Safe Work Practices for Circuit Breakers

By JIM WHITE, Shermco Industries

Vacuum Circuit Breaker
Vacuum Circuit Breaker

In our daily work lives, we often are required to reset circuit breakers, either molded-case or power drawout types. We may perform this task several times each day without giving it a thought. Maybe we should. Low-voltage circuit breakers are switches that have overcurrent protection. Switches are designed to make and break electrical contacts under load—unlike disconnects, which are not load-break devices. If it is a molded-case circuit breaker marked “SWD” or switching duty, they can be used to operate banks of fluorescent lighting. Low-voltage power (drawout) circuit breakers are often used as across-the-line starters. Obviously, they can handle the punishment.

What really happens, though, when a circuit breaker opens and closes under high currents, such as when used for starters or when they interrupt fault level currents? Most people don’t know, just assuming they are made for the task, so everything is good. That is not the case. Operating a circuit
breaker during high current conditions causes the breaker to deteriorate internally. Metal is sprayed into the arc chutes, carbon is spread around and the intense heat of the arc deteriorates the surrounding materials. The worst part, though, is that the lubricant that’s applied to the circuit breaker’s contact pivot points will dry out over time, eventually becoming gummy (slowing the breaker down) and finally flaking off, which can cause the breaker to freeze. Proper maintenance and inspection can catch these problems before they become critical, but many people have no specific program for their breakers, especially molded-case breakers. Below are listed some points to keep in mind when operating circuit breakers.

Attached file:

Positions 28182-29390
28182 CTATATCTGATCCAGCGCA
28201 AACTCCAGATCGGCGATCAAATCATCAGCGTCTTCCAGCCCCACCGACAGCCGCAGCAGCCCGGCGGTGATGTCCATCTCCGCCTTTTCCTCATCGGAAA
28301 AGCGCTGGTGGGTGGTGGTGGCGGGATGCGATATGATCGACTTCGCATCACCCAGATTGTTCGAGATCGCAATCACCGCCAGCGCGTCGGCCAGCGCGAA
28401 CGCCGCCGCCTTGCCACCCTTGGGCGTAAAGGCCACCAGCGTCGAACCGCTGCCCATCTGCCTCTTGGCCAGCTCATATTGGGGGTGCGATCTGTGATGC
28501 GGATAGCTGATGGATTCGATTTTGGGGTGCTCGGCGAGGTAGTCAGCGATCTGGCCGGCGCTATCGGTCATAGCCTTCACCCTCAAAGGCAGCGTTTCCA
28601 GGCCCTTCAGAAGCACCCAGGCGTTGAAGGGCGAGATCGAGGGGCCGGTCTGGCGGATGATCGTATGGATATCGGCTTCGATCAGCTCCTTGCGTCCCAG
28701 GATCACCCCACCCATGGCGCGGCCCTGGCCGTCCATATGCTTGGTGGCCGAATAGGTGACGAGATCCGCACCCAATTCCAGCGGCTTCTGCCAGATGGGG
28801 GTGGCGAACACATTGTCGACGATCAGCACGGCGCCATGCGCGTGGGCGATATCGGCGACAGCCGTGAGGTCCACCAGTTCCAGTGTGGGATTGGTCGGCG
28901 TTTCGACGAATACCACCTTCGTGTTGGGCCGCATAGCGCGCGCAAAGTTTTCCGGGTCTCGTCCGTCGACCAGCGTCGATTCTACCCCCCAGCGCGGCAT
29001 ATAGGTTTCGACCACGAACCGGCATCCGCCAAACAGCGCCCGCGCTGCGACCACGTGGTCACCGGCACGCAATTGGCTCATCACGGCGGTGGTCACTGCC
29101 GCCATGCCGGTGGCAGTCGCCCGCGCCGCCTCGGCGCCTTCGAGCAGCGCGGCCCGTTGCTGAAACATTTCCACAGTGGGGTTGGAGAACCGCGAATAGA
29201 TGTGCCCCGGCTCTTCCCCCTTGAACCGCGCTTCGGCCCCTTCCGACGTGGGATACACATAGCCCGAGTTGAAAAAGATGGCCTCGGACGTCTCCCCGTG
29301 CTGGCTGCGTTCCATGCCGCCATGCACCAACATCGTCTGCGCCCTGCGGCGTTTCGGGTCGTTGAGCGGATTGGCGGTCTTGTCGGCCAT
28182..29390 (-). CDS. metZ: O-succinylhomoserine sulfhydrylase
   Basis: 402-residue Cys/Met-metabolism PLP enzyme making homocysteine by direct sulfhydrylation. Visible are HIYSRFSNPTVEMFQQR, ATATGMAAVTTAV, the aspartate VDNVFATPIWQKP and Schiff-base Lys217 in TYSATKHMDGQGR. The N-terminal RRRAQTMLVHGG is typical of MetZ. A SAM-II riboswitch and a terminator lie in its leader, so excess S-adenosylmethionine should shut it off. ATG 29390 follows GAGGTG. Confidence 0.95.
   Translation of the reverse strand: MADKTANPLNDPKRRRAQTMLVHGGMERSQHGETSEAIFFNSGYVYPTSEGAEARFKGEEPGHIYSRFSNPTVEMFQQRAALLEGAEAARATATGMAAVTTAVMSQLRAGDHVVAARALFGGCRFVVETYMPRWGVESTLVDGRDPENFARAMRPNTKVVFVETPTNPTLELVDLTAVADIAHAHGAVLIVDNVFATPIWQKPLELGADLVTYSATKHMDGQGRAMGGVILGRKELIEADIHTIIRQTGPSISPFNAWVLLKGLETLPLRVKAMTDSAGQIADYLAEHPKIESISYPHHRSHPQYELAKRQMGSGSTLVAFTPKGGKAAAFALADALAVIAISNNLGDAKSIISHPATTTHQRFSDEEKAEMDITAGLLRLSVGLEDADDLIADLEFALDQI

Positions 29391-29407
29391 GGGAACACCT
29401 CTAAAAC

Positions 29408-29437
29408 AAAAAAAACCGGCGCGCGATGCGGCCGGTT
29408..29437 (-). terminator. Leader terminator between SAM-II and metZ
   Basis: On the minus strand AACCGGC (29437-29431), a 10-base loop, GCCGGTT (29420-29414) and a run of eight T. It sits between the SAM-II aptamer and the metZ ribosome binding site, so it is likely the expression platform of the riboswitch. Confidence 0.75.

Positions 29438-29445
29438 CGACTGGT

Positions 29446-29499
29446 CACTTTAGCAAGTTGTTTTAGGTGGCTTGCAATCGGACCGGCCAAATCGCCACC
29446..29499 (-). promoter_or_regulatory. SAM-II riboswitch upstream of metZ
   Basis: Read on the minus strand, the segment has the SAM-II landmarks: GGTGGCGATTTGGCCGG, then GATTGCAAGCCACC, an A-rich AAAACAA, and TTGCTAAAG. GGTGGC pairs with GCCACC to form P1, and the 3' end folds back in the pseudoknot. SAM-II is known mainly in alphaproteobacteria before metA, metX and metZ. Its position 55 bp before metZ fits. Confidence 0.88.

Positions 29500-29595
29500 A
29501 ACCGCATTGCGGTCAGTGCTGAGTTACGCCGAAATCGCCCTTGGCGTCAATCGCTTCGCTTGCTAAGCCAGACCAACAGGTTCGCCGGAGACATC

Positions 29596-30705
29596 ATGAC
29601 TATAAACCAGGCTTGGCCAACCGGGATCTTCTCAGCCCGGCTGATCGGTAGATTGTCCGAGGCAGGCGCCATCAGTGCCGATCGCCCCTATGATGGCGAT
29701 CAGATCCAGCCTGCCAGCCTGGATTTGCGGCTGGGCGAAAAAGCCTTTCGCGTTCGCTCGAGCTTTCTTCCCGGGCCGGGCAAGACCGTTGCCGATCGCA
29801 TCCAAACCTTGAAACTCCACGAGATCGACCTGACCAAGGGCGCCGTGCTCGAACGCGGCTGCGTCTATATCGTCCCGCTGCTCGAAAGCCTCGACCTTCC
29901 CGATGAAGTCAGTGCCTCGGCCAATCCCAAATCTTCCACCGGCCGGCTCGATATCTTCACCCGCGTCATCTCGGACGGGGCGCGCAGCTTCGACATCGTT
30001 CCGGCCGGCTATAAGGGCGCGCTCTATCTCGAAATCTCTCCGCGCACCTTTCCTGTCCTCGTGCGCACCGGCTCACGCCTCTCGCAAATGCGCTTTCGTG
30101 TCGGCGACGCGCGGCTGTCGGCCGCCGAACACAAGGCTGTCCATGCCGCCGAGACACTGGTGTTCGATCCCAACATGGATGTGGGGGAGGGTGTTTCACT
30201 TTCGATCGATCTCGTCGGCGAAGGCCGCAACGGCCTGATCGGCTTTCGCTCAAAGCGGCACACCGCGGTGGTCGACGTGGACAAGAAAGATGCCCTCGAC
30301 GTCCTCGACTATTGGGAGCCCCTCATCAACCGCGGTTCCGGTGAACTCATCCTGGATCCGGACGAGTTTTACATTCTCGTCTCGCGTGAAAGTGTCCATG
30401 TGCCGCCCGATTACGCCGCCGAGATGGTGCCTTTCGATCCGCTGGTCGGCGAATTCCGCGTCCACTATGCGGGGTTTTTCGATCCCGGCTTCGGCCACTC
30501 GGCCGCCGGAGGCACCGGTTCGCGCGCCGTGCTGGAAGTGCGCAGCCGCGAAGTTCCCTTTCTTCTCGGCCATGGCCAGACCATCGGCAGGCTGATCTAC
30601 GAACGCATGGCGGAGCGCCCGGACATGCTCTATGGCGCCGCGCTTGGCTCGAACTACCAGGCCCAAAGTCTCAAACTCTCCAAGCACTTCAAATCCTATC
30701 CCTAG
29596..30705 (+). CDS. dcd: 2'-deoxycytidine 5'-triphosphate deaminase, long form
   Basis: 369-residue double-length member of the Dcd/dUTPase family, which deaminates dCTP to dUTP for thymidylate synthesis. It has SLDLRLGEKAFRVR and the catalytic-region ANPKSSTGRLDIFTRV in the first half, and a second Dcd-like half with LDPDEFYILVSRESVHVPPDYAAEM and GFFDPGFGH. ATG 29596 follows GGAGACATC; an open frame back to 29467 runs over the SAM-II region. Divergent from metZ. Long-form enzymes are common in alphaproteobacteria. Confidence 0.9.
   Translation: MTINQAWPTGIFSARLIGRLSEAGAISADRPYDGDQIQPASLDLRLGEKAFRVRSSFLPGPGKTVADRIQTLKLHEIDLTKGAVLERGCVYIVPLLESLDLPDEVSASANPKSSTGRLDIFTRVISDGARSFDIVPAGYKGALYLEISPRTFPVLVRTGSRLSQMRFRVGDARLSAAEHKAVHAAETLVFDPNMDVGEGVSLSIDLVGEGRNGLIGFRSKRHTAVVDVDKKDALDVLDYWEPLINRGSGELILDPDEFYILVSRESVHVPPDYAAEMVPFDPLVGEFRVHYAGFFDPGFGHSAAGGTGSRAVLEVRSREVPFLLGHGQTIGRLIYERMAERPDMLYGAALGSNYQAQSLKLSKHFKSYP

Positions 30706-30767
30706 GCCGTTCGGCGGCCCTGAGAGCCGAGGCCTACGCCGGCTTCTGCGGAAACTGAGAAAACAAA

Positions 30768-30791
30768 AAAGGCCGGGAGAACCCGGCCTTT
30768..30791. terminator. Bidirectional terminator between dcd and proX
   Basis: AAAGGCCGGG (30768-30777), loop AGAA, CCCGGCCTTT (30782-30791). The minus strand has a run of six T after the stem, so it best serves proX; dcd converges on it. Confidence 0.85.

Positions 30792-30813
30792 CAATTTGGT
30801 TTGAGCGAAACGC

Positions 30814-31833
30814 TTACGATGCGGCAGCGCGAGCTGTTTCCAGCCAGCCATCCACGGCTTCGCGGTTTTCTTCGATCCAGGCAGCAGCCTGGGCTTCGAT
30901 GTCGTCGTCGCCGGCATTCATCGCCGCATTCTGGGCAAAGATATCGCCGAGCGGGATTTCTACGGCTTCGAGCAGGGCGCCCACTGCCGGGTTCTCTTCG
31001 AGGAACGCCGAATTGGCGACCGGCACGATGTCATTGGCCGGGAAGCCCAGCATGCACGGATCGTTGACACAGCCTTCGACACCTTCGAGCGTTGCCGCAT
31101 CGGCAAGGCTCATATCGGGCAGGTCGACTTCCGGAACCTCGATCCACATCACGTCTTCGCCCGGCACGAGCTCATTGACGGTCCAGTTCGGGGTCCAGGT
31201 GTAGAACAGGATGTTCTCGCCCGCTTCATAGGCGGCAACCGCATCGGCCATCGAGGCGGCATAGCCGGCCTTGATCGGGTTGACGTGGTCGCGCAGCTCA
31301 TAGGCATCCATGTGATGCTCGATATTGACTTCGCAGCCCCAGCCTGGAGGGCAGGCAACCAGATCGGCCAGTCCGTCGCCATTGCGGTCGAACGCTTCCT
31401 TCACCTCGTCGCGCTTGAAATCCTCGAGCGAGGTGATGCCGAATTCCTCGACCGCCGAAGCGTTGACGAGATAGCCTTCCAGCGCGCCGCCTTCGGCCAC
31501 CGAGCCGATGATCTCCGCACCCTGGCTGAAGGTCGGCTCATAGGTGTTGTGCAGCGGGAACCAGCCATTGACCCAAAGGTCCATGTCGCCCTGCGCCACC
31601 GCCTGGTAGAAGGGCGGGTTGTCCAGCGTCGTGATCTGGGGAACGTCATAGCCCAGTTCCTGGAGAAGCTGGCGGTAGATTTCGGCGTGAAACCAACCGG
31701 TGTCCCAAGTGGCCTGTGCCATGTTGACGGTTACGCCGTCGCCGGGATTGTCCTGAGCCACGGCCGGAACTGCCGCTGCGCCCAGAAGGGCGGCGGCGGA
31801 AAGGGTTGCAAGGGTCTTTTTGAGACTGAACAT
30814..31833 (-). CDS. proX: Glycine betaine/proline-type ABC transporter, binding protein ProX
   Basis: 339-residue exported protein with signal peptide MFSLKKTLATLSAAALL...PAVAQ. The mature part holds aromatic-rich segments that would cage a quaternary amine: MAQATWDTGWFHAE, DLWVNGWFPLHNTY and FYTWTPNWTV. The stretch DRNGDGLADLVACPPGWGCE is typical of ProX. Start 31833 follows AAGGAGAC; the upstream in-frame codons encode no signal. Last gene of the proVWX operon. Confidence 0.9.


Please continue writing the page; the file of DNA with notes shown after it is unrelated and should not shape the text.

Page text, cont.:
Never stand directly in front of electrical equipment when it’s being operated. I’ve caught grief from other lessenlightened electrical workers for years by standing to the side of whatever I’m operating, extending my left arm fully, turning my head and then operating it. We used to call it the “left-hand rule” where you always used your left hand, because you needed your right hand to fill out the forms after the accident. Let’s change that up just a bit. Let’s call it the “hinge-side rule”. In most metal-enclosed devices, the latch is the weak point—especially if it is a single-point handle. If it has several screws and they are properly fastened, they mayhold, but doors will usually pop open on the latch side during an arc event. I now stand on the hinge-side when operating breakers. I may break an arm, but the door should provide some shielding from the arc flash and blast. I’ve talked to several people over the years who have said that the door did provide some shielding; you just can’t count on it. I’d rather be beat than baked. I still find it difficult to completely trust in arc-rated personal protective equipment (PPE) and equipment when there are so many variables concerning an arc flash event. Maybe you’re more trusting than I.

If wearing an arc-rated face shield (not a hood), do not turn your head when operating equipment, face it. If you face the arc source the face shield can do its job. Turn your face and you now have an arc flash scoop. As with standing on the hinge-side of equipment, not everyone would agree with me on this, but it’s a personal choice and that is mine. In the 2012 edition of NFPA 70E, titled Standard for Electrical Safety in the Workplace, a nationally accepted standard of the National Fire Protection Association (NFPA), it is now required to use an arc-rated balaclava and face shield for all tasks for Hazard/ Risk Category 2 (HRC 2). Our concern was that the back of the head may be exposed to the arc plasma, even at HRC 2 levels.